In 1912, J.P. Morgan said: “Gold is money. Everything else is credit.” Today, if you ask most people, “What is money?” they will answer that money is the generally accepted medium of exchange. If you ask Google Images, it will show you many pictures of green pieces of paper. Virtually everyone agrees that money means the dollar.
What does it mean to have a dollar? If you hold a piece of paper with green ink on it, which says “ONE DOLLAR”, you may notice that it also says, at the top, “FEDERAL RESERVE NOTE”. Note is a word for credit. The dollar bill (bill is also a word for a credit instrument) is a credit of some kind, the credit of the Federal Reserve.
With the Federal Reserve's bond buying program continuing unabated, in spite of its talk of inflation being under control and its tapering being in the wings, many investors today are, rightfully worried about inflation and the value of the dollar.
The paper itself has no value, apart from that it is the obligation of a party whose full faith and credit is beyond question. It would be something like the fallacy of reification, to confuse the green piece of paper with the monetary value it represents.
The Layers of Dollar Perversity
There are three layers of perversity to this.
One, when you get a loan, you are borrowing dollars. Those dollars are, themselves, the liability of a bank -- which the bank backs with its own holding of dollars. These are either government bonds, or else Fed credit-dollars which are backed by government bonds.
In the act of borrowing, you are committing to repaying the lender in units of credit owed by the government.
Two, when you are in debt, you must obtain enough dollars to service your debt. You are obligated to pay at least the interest, if not amortize the principal. If you fail to do so, then the bank will seize your business, house, or other assets. Therefore, every debtor must work hard. Every debtor must produce as much of the goods or services that he is in business to produce, in order to generate sufficient revenue. From this revenue, he subtracts his costs. Net of costs, the revenue must be at least the interest expense.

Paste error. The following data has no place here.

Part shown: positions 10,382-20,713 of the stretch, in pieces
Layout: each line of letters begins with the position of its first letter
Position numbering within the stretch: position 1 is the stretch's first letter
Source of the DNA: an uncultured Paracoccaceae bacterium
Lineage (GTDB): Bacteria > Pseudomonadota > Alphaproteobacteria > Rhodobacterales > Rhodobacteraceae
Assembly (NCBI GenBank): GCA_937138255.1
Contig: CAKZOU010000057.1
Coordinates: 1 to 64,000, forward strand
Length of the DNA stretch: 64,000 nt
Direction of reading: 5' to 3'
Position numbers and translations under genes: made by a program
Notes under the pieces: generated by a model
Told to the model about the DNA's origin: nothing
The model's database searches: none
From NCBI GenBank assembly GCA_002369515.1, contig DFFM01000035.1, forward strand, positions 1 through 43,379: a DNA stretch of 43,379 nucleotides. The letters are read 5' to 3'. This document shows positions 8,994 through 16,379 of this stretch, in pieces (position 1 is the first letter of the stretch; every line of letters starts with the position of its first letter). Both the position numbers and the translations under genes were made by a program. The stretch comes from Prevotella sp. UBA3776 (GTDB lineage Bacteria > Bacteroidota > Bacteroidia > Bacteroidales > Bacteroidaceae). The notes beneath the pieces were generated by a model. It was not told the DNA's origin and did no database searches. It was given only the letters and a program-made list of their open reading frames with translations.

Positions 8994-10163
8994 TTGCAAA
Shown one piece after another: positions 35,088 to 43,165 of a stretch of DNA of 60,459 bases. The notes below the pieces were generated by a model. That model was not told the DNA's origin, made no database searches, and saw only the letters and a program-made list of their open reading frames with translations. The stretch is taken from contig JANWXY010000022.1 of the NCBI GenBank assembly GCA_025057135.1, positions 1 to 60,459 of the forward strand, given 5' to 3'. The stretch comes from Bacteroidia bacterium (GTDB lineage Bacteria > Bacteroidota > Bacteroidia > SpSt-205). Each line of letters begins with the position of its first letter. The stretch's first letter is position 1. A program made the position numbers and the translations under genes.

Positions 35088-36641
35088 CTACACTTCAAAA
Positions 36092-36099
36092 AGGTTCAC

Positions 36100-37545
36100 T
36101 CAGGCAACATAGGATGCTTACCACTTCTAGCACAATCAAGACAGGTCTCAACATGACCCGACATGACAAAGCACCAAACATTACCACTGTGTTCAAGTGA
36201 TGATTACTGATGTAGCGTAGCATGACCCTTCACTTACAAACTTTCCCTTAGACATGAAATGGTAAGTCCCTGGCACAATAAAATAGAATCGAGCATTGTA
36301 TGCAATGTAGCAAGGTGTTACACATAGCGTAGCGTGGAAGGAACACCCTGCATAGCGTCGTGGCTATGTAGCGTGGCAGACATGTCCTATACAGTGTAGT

Most people, once they see the nature of the dollar scheme, wonder why the dollar still holds such robust value. And we see the answer in this perversity of the system: Every debtor—which is nearly every producer—is working as hard as possible to produce and sell its products for dollars.
Three, the producers depend on the availability of dollars for them to obtain, to service their debts. These dollars are not objects that can freely move. They are the credit obligations of third parties, and ultimately the government. And they do not move freely, they are pulled in tension by every debtor.
The debtors rely on the ultimate borrower, the government, to borrow more. And on the Fed to monetize that greater debt. The deeper the debtors go into debt, the more this unhealthy reliance. And, the lower the interest rate falls, the deeper into debt they are all lured.
If this is not perverse, then what is? Where’s J.P. Morgan when we need him?
This is why I believe thoroughly in the value of gold and take every opportunity to educate the retail and institutional investors who I serve as CEO of Monetary Metals, about its value. In 2012, in fact, I founded the Gold Standard Institute of Phoenix, Arizona.
This is a 501(c)3 tax-exempt educational organization dedicated to spreading awareness and knowledge of gold, and to promoting the use of gold as money. The Gold Standard Institute serves the public and promotes the general welfare through dissemination of gold’s virtues and its role in a society that values liberty and justice for all.
Keith Weiner PhD is founder and CEO of Monetary Metals (www.monetary-metals.com) and president of the Gold Standard Institute USA. Keith is an authority in the areas of gold, money, and credit and has made important contributions to the development of trading techniques founded upon the analysis of bid-ask spreads. Keith speaks and writes on economics, markets and money.
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